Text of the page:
The culture that is French, a continuing series

“I fear the government has passed the point of no return,” said Ron Chernow,
a leading American financial historian. “We have the irony of a
free-market administration doing things that the most liberal
Democratic administration would never have been doing in its wildest
dreams.”

While they acknowledge the shock of the collapse of Lehman Brothers, the bailout package for A.I.G. on top of earlier government support for Bear Stearns, Fannie Mae, and Freddie Mac has stunned even European policy makers accustomed to government intervention in the economy.

“For opponents of free markets in Europe and elsewhere, this is a wonderful opportunity to invoke the American example,” said Mario Monti, the former antitrust chief at the European Commission.
“They will say that even the standard-bearer of the market economy, the
United States negates its fundamental principles in its behavior.”

In France, where the government has long supported the creation of
national champions and worked actively to protect select companies from
the threat of foreign takeover, politicians were quick to point out the
paradox of what is essentially the nationalization of the largest
American insurance company.

“Today the actions of American
policy makers illustrate the need for economic patriotism,” said
Bernard Carayon, a lawmaker of President Nicolas Sarkozy‘s center-right governing party, UMP. “I congratulate them.”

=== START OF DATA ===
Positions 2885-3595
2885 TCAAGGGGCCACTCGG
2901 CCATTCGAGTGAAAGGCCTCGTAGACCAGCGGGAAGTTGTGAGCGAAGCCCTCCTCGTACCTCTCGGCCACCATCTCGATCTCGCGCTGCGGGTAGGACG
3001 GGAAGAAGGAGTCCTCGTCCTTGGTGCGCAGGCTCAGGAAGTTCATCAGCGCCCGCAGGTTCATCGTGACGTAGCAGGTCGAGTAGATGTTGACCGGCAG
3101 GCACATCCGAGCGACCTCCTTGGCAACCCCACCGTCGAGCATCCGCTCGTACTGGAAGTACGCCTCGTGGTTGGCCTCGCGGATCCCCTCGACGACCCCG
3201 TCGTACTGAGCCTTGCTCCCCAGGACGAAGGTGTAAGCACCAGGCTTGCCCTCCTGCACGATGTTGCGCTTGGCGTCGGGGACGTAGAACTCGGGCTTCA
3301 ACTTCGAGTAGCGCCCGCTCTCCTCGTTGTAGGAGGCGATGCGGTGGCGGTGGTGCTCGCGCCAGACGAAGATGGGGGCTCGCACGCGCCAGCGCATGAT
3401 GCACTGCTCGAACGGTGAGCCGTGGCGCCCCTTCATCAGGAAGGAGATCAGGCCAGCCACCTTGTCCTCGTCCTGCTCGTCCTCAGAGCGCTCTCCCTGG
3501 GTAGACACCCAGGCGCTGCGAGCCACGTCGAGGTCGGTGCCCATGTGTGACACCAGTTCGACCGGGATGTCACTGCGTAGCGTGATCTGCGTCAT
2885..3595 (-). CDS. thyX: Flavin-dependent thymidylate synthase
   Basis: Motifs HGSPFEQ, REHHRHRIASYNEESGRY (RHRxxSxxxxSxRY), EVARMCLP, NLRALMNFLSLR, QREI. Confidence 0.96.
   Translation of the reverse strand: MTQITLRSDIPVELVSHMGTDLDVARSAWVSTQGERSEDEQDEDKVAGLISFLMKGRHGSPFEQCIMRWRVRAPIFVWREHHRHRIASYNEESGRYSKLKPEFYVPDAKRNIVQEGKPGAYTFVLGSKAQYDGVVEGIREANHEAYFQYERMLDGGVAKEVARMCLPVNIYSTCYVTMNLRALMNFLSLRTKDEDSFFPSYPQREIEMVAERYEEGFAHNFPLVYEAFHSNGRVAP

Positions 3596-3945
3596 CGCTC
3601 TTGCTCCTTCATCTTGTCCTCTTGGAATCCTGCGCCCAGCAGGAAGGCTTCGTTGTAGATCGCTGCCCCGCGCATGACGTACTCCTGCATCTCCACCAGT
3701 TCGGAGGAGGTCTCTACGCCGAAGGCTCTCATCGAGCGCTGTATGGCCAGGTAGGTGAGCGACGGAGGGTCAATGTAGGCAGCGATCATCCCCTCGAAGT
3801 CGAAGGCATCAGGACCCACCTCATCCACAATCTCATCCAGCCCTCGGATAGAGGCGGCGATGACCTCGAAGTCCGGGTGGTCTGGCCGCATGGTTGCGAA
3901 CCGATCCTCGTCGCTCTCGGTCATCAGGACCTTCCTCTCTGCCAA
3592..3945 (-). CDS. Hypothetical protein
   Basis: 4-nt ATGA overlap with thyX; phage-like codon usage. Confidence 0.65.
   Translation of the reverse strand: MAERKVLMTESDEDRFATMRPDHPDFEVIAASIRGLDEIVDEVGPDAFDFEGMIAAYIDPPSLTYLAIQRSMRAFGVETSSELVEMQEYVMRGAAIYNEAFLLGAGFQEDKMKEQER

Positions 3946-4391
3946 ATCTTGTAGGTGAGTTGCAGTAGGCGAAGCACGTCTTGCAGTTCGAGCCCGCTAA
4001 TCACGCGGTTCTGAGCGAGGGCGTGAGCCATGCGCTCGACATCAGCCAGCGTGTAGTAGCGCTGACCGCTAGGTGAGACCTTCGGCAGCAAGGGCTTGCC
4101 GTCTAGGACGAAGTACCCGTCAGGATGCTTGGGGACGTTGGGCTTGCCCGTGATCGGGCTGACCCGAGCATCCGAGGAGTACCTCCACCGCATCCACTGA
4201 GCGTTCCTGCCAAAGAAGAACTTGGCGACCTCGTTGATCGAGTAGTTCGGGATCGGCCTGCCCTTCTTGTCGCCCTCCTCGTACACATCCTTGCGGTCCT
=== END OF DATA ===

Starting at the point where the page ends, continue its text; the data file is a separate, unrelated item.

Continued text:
Here is the story.  Since I am not a policy maker, I cannot claim that I am being congratulated personally.  Still, I believe I am receiving a kind of indirect congratulations.

The economic fallout from these events is dominating the headlines.  The intellectual and ideological fallout we are just beginning to contemplate.

Comments

But this is quite different than the 'national champions' way of thinking. The recent rescues have been motivated by a desire to try to prevent the collapses from spreading, not to preserve iconic American companies. If not for the fear of ripple effects, the U.S. government would have been willing to let AIG disappear. As, in fact, it will, but more slowly -- as the company is 'parted out' and sold off. The rescue does not mean AIG will remain as anything like a 'national champion'.

Republicans certainly talk the talk, but when it comes down to it, they are only slightly more free market than leftist Democrats. If Kerry had won the previous election, I imagine the same bailouts would have happened.

What am I doing in this basket? Why do I smell sulfur?